Israel’s NSO Group battered further as Apple files lawsuit on the Pegasus-maker
Israel -Israel’s NSO Group, the maker of spyware Pegasus, is on life support and all attempts to resuscitate the company by its founders is failing to show any results. On November 3, the Biden administration gave little notice to its allies in Israel when it put NSO Group on a blacklist. Co-founder of the group, Shalev Hulio at the time had reached Washington DC to mend the dents on the company’s reputation, with zero awareness of what was waiting to run down on the company. US accused the Pegasus software of NSO Group of being used by world regimes for “translational repression” as the reason of blacklisting.
The company’s situation has worsened further down the road since then. The world’s largest technology company, Apple Inc, this week filed a scathing lawsuit in California against the spyware maker for being “amoral 21st-century mercenaries” whose tools had invited “routine and flagrant abuse”. This is while the Israeli company has continuously defended its position claiming that the Pegasus software is a principal surveillance tool. The software was used by various countries to spy on individuals and entities through phones and interception of calls and messages.
“For their own commercial gain, they enable their customers to abuse [Apple] products and services to target individuals including government officials, journalists, business people, activists, academics, and even US citizens,” Apple said in its lawsuit. “While NSO was busy hiding behind their unnamed customers, it was committing multiple violations of federal and state law as it developed and used – or assisted others in using – tools that had harmed Apple’s users,” the lawsuit alleged.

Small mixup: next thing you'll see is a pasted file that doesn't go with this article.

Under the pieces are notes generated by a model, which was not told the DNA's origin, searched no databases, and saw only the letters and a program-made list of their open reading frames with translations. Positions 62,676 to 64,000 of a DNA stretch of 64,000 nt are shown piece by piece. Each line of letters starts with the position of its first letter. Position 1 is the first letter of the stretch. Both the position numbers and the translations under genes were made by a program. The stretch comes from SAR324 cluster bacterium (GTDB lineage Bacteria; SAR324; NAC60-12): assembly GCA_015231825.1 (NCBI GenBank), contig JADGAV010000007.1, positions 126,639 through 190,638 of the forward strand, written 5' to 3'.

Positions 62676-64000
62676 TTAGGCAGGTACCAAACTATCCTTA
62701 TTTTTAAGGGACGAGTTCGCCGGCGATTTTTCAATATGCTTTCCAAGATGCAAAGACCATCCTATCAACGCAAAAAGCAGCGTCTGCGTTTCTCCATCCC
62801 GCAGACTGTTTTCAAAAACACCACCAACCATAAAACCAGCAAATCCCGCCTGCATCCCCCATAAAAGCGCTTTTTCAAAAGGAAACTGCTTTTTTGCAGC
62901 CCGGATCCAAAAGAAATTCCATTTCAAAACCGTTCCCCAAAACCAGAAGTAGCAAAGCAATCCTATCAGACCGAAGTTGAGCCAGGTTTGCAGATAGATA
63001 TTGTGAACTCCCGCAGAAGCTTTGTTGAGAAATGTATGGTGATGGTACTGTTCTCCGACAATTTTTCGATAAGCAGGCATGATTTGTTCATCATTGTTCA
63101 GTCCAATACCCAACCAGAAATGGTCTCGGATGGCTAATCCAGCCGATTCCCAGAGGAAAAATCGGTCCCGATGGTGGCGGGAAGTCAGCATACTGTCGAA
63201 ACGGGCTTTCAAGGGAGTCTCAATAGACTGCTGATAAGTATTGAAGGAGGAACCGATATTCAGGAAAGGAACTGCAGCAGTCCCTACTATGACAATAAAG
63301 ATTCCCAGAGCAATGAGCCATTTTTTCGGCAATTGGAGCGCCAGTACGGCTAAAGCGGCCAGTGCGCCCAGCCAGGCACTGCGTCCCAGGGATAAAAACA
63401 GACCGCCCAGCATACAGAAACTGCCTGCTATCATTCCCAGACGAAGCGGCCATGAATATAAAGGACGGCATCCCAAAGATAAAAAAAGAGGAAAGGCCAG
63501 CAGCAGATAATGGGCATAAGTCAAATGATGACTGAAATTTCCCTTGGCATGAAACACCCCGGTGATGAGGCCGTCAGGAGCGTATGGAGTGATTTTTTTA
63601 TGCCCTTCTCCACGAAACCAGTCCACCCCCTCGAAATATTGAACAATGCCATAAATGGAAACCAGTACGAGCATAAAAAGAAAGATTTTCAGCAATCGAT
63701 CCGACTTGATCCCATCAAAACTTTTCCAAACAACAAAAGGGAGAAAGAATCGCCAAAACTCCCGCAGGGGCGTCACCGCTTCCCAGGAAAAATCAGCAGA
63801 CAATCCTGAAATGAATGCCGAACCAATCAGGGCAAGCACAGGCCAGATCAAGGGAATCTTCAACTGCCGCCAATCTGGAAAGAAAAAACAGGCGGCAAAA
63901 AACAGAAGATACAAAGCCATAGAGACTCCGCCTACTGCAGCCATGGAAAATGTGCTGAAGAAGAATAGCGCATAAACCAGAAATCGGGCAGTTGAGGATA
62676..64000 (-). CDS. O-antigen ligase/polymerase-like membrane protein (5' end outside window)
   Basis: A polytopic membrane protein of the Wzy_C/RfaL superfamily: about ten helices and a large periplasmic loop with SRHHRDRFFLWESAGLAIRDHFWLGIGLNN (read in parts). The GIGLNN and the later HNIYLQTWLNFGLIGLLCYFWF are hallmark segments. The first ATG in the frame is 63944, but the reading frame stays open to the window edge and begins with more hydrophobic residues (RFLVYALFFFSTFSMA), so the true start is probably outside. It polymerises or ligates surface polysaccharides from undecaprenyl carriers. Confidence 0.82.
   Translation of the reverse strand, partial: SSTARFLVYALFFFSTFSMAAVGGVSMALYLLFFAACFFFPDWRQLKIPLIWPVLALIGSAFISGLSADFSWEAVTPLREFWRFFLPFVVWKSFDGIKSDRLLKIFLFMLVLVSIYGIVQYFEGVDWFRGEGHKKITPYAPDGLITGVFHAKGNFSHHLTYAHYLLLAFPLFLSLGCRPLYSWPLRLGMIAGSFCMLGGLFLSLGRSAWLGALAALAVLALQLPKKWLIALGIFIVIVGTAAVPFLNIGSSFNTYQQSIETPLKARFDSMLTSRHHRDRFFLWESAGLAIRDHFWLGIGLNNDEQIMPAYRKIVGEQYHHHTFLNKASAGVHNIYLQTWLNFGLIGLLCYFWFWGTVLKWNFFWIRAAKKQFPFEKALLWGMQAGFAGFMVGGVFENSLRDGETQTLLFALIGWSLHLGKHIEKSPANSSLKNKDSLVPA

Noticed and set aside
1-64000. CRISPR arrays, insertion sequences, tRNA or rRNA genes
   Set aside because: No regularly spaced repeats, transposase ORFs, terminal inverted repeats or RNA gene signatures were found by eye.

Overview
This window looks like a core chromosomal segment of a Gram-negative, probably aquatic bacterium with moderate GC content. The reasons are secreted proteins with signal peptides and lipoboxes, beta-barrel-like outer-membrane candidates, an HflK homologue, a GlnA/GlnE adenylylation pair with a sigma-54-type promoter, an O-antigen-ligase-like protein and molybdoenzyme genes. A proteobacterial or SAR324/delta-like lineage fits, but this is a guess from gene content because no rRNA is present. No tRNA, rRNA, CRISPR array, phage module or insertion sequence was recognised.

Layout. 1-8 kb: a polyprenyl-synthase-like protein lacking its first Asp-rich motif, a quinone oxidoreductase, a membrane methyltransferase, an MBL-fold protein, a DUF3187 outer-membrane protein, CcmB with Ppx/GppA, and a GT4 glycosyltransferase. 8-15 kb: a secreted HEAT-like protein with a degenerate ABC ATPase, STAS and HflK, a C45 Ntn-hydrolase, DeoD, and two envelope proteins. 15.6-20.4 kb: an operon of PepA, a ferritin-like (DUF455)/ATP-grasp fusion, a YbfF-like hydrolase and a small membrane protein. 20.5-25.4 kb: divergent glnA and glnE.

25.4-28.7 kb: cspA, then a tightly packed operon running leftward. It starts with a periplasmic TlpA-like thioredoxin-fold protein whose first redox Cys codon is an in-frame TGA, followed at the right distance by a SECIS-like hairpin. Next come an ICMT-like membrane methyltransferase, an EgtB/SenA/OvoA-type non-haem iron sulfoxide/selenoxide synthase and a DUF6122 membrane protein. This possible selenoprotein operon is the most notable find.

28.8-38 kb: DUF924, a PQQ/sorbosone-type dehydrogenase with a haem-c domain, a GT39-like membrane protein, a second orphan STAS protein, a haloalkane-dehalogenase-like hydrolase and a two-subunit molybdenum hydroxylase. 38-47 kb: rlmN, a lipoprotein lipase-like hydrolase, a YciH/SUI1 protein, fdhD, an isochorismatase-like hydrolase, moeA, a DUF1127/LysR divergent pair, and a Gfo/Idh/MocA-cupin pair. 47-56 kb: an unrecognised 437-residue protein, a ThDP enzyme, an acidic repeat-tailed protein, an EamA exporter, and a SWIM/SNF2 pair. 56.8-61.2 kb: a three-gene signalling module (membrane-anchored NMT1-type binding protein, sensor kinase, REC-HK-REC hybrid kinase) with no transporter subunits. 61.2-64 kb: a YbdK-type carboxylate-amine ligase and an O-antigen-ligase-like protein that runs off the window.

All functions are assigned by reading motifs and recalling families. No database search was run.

It was revealed that a few hours into the lawsuit filing by Apple, threat notification alerts were sent by Apple to alleged victims of surveillance by states of Thailand, Uganda, and El Salvador.
Another problem rose for NSO Group when Moody, the credit rating agency, issued a warning to the group that it was at risk of insolvency for defaulting on $500 million in debt.
Alaa Mahajna, who for years has fought legal battle against NSO said, “NSO spent years dismissing any criticism and dodging accountability for human rights violations. It is very encouraging that most major tech companies and the US government now see the pernicious effect of NSO’s technology.”
“As the first lawyer to bring legal proceedings against them, I am happy to see that these major actors are seeing what we saw four years ago. The atmosphere is definitely changing. It was and still is hard work for everyone involved, and some of us paid a price, but it is gratifying to see the tide turning,” Mahajna said.